Manufacturers of all types of machines and equipment have a legal duty to ensure that the products they put on the market are safe. Those working in certain industries, such as construction, manufacturing, and meat-packing, are particularly vulnerable to injuries caused by dangerous machines. Equipment used on work sites are strictly regulated by safety laws and regulations that are intended to protect workers from injury. These laws require employers to ensure that specific safety protocols and procedures are adhered to. Regardless of all these safety measures, countless individuals are injured by dangerous machines every day. Injured victims may be able to recover compensation for their injuries, for lost wages, medical bills, and pain and suffering.
Common Examples of Dangerous Machines
Although any machine can pose a hazard, there are some machines that are inherently dangerous. Certain types of equipment that are used on job sites are notorious for causing debilitating injuries, including:
- Defective saws
- Defective power tools
- Defective drills
- Defective staple guns
- Defective air compressors
- Defective woodworking machinery
- Poorly designed hand tools that cause carpal tunnel, including handsaws, screwdrivers, and knives
- Poorly designed power tools that cause hand-arm vibration syndrome, a dangerous condition that can result in the need for amputation of limbs
- Machinery without protective guards
- Air-powered machine tools without fail-safe cutoffs
- Non-ergonomically correct workstations
- Assembly line malfunctions
- Poorly designed printing machines
- Poorly designed sewing machines
- Defective ladders, lifts, and scaffolding
- Defective fuel tanks
- Defective heaters
- Defective cranes
- Defective forklifts
- Defective skid loaders
How to Determine if a Product is Defective
Although the specifics of product liability law vary from state to state—some states, like New Jersey, for example have statutes that govern the field, while others rely on the common law—there are generally three types of product liability claims. These are theories that one presents to the court that are recognized as grounds for recovering damages for injuries caused by a defective product:
It is not uncommon for things to go wrong during the manufacturing process. Quality control may be poorly trained or under pressure to make a quota, and they could overlook flaws in a product. In short, these products are ones that have departed from the intended design due to negligence or error. In some cases, a manufacturer may be “strictly liable” for any injuries that result from a manufacturing defect. This means that they can be legally required to pay for victims’ injuries even if they were not negligent or otherwise at fault.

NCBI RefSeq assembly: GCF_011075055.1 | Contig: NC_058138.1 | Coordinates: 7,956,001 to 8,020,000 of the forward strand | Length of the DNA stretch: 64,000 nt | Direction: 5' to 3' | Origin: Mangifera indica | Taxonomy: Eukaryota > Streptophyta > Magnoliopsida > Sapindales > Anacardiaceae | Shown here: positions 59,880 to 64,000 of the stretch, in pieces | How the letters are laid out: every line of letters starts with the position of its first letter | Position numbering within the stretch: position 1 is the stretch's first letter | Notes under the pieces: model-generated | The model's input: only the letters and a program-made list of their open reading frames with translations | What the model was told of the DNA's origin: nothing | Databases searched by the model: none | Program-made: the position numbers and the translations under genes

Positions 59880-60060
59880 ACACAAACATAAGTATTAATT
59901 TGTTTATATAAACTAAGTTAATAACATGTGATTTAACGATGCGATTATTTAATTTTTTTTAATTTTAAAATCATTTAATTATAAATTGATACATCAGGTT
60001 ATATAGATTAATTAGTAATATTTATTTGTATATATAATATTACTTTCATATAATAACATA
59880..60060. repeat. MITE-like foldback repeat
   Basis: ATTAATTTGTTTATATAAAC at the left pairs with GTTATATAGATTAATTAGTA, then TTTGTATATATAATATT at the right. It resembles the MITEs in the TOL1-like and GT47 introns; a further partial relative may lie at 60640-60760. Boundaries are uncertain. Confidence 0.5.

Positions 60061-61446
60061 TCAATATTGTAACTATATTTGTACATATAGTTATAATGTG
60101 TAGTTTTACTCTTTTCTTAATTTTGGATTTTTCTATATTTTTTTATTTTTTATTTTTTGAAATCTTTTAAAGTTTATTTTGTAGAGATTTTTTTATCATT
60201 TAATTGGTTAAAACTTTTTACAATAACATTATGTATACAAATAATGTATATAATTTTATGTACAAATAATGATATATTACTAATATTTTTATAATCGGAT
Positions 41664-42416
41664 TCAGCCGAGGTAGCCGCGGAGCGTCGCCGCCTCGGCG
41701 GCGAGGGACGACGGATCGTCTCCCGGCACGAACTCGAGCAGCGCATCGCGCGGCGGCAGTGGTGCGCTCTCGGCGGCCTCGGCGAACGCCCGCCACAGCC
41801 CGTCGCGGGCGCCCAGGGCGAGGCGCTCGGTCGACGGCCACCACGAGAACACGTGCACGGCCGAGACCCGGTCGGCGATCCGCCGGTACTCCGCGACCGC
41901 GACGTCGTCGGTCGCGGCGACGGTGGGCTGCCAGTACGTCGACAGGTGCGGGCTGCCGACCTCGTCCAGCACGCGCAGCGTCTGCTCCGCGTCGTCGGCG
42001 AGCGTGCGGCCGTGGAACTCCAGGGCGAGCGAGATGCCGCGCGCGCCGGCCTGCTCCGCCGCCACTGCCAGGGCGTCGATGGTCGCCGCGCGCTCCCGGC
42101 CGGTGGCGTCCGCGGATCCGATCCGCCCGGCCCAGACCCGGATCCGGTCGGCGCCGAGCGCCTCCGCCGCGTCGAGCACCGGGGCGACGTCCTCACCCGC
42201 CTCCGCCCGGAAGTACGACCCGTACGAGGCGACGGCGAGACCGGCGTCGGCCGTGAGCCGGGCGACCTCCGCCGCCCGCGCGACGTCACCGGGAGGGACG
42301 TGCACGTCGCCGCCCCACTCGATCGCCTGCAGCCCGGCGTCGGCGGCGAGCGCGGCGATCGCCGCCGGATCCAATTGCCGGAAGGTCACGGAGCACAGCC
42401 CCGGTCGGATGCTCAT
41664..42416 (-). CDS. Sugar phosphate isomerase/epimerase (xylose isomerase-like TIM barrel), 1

Sometimes, even if a machine is manufactured correctly, the design is inherently flawed. Designers of dangerous machines are also supposed to consider the likelihood that equipment will be used without the proper safety guards and mechanisms in place. Employees often do not always have time to use all prescribed safety measures (although they should). The manufacturer should anticipate this. When a reasonably foreseeable safety issue is not dealt with during the design and manufacturing phase, injured victims may be eligible for compensation for their injuries.
Failure to Warn
Manufacturers are a duty to warn consumers about all dangers that flow from normal use of a product. Adequate instructions should be given that are easy for the average person to understand. In some cases, the use of a warning label on a dangerous product may be adequate, however with complex dangerous machines, this is likely not enough to shield a manufacturer from liability in the event of an injury.
Pennsylvania Product Liability Lawyers at Williams Cedar Pursue Compensation for Victims Injured by Dangerous Machines
Whether you have been injured at home or on-the-job, you deserve answers. Manufacturers have a duty to ensure the safety of consumers or employees who use their products in a foreseeable manner. To speak to a product liability lawyer in Pennsylvania at Williams Cedar, call us at 215-557-0099 or 856-874-7500, or contact us online today.